Losing Paul Pojman
Sep 20, 2012
It is with great sadness that we learned of the passing of our comrade and friend Paul Pojman last night. Knowing Paul was to know an exceptional individual: his kindness, his generosity, his earnest dedication to his principles served to inspire many of us in our day-to-day lives.
As befits a professor of philosophy, Paul was always trying––in his unassuming, contagiously optimistic way––to shape his life in accordance with his ethical commitments to the project of a free society and a sustainable future. In his teaching, Paul had that rare gift of being able to break with conventional wisdom completely; he taught, for instance, a course on anarchism in which he dared to actually practice what he was presenting: every aspect of the course, from the syllabus to the structure and weight end of term evaluations, ran with the consent of the students.
Many of us had the pleasure of working alongside Paul in the early days of the Baltimore Free School, where his dedication to thinking through the micropolitics of everyday life helped put flesh on the bones of that experiment. It was Paul who built the first reading group at the Free School, a wonderful exploration of anarchist thought and practice. Another small, but telling detail: it was Paul who cheerfully took on the tasks he expected to be the least popular.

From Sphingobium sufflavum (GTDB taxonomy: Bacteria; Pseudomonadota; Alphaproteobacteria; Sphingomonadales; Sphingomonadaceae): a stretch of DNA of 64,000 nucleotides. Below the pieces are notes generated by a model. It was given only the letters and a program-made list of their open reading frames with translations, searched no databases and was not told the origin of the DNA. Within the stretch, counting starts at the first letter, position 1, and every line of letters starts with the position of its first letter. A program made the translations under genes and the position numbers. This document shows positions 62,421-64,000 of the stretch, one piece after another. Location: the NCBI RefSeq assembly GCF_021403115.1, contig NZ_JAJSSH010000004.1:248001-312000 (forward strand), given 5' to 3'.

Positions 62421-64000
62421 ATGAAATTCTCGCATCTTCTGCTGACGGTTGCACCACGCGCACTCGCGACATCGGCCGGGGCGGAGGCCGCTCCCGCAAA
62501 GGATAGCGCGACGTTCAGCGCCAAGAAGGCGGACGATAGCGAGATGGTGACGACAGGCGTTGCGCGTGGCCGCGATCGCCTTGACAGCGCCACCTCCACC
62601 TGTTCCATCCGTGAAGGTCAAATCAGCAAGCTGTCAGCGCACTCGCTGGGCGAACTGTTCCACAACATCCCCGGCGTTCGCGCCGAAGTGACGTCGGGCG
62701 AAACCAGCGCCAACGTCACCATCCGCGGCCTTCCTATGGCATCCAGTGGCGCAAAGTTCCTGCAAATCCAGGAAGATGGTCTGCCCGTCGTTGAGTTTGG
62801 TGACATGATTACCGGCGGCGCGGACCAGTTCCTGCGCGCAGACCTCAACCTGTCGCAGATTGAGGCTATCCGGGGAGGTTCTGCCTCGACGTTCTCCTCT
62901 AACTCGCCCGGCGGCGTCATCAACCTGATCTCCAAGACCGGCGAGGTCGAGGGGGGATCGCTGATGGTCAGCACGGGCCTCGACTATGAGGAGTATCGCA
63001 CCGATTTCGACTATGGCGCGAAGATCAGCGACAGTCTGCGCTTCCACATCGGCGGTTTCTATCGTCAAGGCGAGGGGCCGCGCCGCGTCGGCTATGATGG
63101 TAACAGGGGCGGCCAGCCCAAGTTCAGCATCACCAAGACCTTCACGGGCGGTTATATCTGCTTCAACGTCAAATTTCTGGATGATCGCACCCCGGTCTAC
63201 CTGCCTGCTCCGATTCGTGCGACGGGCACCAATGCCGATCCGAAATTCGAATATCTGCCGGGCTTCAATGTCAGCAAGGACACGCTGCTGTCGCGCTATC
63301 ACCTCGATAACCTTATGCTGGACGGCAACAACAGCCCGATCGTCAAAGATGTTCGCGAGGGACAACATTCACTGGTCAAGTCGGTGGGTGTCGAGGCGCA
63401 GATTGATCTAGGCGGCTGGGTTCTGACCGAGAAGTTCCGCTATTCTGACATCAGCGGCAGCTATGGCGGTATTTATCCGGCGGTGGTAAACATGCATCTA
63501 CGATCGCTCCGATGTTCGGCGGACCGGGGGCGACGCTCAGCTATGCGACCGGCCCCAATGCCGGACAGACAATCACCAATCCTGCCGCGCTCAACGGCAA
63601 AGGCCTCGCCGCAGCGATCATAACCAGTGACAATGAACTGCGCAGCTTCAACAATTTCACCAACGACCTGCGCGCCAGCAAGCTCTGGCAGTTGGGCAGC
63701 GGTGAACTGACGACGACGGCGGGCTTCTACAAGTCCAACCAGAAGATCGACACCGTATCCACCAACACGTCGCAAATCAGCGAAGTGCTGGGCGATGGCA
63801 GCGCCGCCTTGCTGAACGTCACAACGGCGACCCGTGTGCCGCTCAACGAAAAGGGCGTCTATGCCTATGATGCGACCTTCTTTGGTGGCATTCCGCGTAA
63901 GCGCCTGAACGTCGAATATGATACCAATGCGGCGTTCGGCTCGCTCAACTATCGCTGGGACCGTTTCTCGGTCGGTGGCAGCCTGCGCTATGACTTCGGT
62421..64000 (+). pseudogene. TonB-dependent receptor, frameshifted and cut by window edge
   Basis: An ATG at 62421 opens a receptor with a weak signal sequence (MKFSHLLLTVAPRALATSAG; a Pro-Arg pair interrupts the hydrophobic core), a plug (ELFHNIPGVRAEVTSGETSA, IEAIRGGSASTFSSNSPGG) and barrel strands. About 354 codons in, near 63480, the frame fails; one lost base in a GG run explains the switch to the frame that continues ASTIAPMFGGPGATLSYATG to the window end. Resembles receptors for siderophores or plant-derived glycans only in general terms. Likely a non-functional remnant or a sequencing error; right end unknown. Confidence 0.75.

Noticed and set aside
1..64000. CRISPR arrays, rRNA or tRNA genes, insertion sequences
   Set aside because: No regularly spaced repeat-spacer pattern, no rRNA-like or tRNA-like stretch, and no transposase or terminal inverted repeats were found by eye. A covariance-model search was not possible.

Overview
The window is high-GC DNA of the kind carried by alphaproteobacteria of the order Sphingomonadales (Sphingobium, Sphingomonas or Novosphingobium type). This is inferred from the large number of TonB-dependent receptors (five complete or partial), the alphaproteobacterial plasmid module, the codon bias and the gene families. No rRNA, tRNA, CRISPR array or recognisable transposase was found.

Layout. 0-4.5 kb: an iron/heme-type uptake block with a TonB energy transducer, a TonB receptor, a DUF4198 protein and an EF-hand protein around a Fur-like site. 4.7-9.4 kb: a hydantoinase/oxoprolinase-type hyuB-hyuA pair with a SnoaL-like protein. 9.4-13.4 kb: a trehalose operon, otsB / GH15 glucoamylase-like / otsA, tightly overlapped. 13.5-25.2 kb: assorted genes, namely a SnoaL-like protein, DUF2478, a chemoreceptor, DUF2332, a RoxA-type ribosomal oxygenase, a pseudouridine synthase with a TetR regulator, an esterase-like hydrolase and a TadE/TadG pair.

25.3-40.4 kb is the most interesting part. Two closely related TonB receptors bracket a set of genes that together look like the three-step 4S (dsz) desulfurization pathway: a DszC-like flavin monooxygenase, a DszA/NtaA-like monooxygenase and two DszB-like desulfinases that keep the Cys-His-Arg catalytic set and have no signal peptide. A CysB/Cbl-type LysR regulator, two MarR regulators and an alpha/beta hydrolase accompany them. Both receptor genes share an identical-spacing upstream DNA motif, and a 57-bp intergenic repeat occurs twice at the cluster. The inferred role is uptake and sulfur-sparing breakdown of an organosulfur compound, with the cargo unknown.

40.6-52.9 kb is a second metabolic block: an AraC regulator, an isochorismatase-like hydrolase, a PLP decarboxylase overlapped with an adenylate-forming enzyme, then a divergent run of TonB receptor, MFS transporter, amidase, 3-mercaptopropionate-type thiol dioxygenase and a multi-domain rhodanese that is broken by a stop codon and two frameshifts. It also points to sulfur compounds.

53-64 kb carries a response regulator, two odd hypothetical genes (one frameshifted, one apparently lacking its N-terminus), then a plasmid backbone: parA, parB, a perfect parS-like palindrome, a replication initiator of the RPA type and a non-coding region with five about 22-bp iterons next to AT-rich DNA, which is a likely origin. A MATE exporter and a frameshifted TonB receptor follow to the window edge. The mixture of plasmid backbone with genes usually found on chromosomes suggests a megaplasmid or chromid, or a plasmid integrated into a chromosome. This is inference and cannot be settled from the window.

Paul’s recent work had focused on building the prefigurative kernels of a just and non-alienated world here and now in Baltimore, especially alongside the Baltimore Free Farm on Ash Street, where he had joyously thrown himself into the adventure of living and working collectively in Hampden’s improbable permacultural commune.
The loss of Paul Pojman hurts all the more because he was so consistently focused on patiently building for the future: his thought was always oriented towards the steps we’d need to take to build capacity in the long haul to remake our lives and our society, towards building infrastructure, creating ethically consistent institutions, towards planting seeds that might take decades to fully germinate. He deserved to see many, many more of these seeds grow and bloom; and it is our task to see to this long and patient work in his memory.